Enterprise IT managers and techs all over have become increasingly familiar with names such as Xen, Open Xen, KVM, Virtual Box, VMWare and Hyper-V as the virtualization revolution swings in. With buzz words floating around like Public Cloud, Private Cloud, Hybrid Cloud, IaaS and PaaS, it is no wonder that many professionals don’t know which way to turn for their virtualization needs. In the past, VMWare was definitely the dominant player in the data center whereas the market share for SMB’s has been fragmented with those very same names above. While Hyper-V has always had a good reputation, their has been a fierce battle for supremacy in the virtualization market and the stakes are high. Not unlike a Bill O’Reilly vs. Jon Stewart debate, advocates of both platforms come out swinging when the virtues of either is questioned. I have never hidden my preference for Hyper-V and with Server 2012 the *LOVE* only grows stronger. Read on for all of the goodness.
So what is it exactly that now puts Hyper-V at the front of the pack? Quite simply the most convincing of all arguments is the economics one. Hyper-V now offers a built-in feature set that is robust enough for the data center and flexible enough for even a small business at a cost that is significantly less than VMWare. The bang-for-the-buck factor is undeniable and frankly has brought a new level of fervor and excitement to the virtualization realm. Going with Hyper-V means you might have an extra 20K in your pocket for that IT department barbecue, camp out and paintball weekend you always wanted, or if you are in one of those countries where extra money in the budget means a real party – knock yourself out!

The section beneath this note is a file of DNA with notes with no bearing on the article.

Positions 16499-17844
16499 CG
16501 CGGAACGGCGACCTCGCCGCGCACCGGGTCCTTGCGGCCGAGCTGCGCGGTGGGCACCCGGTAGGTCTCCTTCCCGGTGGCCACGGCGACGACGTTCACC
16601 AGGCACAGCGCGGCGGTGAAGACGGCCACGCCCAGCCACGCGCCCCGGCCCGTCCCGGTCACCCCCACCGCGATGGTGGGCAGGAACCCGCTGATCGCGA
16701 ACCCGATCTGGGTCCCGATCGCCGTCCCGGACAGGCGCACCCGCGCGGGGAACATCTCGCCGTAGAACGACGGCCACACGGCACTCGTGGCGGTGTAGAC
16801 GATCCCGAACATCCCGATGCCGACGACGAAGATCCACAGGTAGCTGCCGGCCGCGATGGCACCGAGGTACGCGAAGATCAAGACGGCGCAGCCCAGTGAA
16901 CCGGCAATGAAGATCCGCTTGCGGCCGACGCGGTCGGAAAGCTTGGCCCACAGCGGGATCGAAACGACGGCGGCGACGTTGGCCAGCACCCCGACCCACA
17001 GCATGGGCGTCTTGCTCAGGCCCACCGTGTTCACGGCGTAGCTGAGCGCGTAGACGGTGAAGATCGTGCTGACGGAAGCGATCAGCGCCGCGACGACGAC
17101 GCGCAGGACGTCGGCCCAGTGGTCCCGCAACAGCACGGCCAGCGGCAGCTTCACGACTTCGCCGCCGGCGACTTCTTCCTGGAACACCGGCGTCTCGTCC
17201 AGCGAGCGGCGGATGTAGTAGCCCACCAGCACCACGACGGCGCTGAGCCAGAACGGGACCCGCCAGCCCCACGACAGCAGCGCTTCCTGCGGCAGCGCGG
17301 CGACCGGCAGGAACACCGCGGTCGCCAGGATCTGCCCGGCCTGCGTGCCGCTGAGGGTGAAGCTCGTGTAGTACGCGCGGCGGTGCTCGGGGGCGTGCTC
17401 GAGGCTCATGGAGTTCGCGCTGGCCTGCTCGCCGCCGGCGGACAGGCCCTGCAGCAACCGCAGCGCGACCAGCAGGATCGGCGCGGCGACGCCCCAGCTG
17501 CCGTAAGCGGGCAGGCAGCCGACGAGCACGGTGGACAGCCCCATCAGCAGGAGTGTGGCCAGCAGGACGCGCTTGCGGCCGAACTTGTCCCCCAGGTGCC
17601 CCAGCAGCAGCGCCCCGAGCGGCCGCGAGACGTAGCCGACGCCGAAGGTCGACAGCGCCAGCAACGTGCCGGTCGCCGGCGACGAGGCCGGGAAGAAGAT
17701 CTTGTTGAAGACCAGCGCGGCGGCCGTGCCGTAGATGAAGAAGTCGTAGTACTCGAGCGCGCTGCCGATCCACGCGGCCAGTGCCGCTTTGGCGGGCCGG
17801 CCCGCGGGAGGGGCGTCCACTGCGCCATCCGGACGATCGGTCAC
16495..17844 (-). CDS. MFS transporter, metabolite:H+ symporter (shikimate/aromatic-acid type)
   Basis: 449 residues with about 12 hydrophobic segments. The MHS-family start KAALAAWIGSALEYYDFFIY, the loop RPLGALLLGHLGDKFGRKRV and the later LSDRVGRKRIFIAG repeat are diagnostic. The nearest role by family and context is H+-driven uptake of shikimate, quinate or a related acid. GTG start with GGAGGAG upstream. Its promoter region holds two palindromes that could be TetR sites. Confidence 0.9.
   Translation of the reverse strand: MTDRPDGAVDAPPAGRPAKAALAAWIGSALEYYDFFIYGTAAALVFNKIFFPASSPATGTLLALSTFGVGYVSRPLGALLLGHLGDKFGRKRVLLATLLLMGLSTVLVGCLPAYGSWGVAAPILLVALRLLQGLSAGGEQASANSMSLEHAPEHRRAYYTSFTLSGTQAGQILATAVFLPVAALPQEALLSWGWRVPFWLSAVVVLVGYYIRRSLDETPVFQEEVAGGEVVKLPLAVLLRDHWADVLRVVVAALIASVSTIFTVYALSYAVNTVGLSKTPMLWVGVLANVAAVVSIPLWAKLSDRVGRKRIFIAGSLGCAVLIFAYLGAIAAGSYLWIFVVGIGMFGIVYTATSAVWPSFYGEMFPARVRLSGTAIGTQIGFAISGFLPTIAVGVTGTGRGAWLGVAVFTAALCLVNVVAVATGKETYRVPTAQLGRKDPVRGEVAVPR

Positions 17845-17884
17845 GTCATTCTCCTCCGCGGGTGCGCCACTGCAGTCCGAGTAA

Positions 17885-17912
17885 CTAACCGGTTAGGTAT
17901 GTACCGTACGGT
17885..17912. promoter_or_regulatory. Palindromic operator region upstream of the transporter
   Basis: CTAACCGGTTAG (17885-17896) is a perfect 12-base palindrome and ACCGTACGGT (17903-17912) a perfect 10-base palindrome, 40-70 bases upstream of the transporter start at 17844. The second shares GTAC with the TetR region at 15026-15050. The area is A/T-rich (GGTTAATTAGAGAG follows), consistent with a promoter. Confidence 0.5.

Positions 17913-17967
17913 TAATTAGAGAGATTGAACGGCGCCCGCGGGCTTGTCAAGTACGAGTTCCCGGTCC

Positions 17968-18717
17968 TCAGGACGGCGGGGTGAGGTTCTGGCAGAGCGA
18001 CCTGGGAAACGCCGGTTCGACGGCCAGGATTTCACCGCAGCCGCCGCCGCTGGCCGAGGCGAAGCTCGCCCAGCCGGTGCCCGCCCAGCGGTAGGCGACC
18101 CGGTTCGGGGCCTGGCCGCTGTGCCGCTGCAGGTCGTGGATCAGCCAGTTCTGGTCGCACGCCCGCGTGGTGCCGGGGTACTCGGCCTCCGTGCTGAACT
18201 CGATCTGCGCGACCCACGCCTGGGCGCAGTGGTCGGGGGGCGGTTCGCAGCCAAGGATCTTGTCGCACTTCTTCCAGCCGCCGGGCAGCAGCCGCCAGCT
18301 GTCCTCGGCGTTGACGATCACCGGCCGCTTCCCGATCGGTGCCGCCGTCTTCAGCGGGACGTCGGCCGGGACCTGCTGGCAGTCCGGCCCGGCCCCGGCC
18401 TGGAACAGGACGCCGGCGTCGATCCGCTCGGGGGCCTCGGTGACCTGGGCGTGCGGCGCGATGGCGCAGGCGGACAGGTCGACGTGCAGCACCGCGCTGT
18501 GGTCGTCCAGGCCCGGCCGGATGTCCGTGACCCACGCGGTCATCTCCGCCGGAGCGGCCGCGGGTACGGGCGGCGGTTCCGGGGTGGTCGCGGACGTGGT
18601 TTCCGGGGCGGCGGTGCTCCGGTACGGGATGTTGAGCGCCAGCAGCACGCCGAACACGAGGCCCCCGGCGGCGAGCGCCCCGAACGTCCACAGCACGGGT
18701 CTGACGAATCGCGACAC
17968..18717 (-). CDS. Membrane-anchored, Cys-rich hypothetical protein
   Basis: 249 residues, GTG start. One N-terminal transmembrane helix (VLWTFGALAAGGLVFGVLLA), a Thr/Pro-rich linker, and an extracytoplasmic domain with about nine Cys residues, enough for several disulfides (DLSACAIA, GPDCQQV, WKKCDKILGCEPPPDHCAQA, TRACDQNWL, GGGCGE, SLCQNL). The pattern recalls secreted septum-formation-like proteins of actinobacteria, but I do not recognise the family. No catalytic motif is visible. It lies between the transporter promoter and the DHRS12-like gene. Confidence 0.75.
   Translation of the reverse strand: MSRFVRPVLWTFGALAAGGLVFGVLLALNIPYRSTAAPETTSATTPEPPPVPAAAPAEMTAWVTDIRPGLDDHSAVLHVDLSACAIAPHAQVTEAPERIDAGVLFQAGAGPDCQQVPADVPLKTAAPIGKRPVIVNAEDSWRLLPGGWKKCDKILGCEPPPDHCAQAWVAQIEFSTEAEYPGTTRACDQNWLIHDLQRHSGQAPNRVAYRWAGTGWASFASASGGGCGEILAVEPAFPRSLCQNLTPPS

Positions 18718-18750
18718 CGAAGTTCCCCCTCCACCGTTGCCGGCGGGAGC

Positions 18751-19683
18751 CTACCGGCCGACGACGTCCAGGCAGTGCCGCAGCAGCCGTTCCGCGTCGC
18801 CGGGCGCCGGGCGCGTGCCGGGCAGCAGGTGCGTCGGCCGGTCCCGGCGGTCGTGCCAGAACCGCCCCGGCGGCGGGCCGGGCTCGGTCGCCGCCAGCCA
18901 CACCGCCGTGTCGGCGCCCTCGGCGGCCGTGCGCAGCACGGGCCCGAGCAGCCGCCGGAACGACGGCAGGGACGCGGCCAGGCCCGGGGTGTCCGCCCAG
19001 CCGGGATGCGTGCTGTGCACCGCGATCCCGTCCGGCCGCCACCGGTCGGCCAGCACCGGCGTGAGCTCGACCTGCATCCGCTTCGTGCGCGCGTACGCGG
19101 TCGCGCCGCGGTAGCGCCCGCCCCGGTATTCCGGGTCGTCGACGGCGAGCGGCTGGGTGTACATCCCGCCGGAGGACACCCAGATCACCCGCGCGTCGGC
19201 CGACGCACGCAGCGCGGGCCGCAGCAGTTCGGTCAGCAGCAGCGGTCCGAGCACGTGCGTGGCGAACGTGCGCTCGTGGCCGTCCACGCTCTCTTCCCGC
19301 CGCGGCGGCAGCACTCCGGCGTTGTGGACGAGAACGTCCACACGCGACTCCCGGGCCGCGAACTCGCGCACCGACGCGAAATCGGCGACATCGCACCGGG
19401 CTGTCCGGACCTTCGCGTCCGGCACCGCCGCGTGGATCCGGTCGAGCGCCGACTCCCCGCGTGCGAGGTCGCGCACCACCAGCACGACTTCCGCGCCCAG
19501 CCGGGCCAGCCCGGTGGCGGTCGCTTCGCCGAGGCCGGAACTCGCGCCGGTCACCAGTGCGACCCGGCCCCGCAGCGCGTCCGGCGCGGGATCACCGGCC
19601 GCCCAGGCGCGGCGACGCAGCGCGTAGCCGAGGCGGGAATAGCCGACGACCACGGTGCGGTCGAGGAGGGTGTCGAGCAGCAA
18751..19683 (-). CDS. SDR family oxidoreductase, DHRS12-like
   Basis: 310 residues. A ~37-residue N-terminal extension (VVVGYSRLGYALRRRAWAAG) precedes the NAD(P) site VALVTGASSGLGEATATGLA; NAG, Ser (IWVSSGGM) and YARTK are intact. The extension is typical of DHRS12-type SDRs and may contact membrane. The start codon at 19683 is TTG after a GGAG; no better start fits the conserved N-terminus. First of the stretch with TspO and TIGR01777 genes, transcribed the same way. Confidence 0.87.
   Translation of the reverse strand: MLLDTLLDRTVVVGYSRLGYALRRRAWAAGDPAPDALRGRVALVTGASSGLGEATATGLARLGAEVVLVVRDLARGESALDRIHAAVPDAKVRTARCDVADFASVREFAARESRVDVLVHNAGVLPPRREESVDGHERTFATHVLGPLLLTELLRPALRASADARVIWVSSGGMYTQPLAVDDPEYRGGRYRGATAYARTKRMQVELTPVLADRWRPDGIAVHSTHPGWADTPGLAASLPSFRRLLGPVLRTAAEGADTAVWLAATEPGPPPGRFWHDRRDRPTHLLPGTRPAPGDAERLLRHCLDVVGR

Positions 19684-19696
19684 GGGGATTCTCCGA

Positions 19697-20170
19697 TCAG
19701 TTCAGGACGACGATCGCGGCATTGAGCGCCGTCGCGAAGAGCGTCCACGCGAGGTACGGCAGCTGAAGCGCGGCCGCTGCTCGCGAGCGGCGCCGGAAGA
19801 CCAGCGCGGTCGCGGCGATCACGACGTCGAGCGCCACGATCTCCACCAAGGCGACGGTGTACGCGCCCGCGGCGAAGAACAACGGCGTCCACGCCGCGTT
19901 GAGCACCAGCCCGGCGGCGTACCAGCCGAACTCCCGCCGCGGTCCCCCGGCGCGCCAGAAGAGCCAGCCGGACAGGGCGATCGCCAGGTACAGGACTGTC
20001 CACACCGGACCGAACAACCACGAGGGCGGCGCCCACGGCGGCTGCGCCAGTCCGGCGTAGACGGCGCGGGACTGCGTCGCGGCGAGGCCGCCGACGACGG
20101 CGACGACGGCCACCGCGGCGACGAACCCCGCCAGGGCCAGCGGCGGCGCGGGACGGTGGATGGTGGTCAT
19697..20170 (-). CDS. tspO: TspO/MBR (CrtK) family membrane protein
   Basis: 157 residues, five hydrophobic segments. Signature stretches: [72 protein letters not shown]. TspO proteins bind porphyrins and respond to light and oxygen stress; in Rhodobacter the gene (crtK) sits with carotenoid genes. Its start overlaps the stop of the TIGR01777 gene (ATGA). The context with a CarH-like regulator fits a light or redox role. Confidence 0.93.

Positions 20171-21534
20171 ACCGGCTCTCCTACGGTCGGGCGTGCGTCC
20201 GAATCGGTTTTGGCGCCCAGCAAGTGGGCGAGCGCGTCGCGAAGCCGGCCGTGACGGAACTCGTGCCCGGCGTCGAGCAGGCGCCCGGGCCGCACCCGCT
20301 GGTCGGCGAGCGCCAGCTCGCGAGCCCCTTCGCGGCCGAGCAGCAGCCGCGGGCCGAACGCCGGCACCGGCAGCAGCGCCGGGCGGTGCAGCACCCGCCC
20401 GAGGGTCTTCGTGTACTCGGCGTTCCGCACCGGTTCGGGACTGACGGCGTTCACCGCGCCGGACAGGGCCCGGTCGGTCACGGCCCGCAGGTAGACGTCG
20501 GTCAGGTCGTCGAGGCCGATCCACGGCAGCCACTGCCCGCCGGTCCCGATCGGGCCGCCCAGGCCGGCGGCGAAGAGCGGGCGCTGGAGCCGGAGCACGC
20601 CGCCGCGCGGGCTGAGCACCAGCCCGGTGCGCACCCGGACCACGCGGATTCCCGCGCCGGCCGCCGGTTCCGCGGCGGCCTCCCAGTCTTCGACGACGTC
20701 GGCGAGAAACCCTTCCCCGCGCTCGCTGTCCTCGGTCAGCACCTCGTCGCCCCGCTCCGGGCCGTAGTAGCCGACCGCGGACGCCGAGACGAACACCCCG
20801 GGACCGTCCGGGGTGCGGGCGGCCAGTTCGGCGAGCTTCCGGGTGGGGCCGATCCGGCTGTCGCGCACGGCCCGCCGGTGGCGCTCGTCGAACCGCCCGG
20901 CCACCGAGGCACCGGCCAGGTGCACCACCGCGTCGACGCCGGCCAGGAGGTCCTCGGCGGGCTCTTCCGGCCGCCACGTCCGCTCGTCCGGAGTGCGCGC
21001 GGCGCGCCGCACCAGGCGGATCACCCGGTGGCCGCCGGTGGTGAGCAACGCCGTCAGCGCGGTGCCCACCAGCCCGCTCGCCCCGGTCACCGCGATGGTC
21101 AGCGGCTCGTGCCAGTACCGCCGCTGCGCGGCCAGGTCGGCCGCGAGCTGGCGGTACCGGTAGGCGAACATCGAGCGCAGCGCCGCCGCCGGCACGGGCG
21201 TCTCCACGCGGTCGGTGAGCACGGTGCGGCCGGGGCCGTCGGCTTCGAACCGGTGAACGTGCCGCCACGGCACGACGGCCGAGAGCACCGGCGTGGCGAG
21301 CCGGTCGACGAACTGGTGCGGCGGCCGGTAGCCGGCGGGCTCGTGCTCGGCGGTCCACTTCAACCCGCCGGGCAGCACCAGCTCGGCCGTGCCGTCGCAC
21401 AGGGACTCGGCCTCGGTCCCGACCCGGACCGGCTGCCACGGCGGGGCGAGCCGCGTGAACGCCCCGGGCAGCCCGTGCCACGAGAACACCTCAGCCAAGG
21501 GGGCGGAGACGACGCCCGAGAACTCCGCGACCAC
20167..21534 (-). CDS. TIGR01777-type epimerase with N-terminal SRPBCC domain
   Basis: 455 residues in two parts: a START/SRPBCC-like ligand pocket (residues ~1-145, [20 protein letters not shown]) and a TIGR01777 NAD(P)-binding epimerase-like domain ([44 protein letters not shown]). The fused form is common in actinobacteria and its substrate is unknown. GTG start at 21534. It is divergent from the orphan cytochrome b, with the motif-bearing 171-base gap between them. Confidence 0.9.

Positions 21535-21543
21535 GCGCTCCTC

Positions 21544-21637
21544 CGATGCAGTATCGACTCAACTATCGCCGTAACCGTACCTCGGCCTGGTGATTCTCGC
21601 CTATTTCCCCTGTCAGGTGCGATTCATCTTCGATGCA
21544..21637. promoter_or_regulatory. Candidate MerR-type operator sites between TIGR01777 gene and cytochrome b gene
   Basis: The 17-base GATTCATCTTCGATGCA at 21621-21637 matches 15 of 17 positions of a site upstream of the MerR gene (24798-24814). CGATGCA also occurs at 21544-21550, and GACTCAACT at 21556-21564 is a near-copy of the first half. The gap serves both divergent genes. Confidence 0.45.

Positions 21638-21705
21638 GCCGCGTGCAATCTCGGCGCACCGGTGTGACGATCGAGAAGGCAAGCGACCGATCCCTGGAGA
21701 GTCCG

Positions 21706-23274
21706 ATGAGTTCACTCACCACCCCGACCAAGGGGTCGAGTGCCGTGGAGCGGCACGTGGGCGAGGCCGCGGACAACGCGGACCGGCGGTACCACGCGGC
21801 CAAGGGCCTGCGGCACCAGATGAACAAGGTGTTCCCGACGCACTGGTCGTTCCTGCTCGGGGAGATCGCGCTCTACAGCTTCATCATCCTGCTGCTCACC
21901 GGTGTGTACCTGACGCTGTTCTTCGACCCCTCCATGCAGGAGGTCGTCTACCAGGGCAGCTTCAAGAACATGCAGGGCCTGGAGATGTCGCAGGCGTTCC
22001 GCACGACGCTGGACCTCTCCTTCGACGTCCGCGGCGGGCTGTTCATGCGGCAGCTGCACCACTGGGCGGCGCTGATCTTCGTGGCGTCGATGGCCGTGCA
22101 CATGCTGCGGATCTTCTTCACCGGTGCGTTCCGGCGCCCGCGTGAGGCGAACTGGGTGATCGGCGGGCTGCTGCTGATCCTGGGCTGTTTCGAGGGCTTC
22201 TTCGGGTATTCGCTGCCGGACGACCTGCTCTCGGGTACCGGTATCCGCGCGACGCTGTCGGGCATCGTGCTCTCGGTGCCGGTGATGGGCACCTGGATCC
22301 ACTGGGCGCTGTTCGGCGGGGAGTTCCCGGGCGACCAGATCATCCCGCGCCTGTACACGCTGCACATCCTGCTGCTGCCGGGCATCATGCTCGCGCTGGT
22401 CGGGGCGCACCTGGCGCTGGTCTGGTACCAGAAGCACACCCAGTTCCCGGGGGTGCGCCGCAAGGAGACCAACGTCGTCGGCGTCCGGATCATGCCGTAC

While I don’t want to sound like I am the script writer for the latest ShamWow commercial, I can say honestly that there is likely not a business in existence that couldn’t benefit from some of the new features that have been bought to the table with Hyper-V’s latest iteration.
At a glance, we have:
-multiple and simultaneous VM migration and failover
-live migration of storage
-Hyper-V Replica for entire site replication and failover
-Hyper-V extensible switch
-Support for high availability using non-shared storage and notably SMB
-Improved NUMA memory management
...and many many more under-the-hood improvements to make Hyper-V more performant, robust, and reliable. All of this is essentially included with your Windows server licence and with the Windows Server 2012 Datacenter edition you get unlimited virtualization rights. No longer is Hyper-V just cheaper, it is often a cut above VMWare. It is also something that is designed according to Windows style guidelines and is intuitive and easy to manage for IT support staff already familiar with Windows server. (If they turn this into a Metro App, I will pull the article immediately. Please tell me why we need the ability to play Angry Birds on a server designed to be managed remotely from Powershell?) Anyway, the switch to server 2012, even in a data center environment, is compelling for sure.
Anyway, as I play with more of these features in the lab, you can look forward to more insight on each. I look forward to sharing this all with you in the form of writeups and training videos.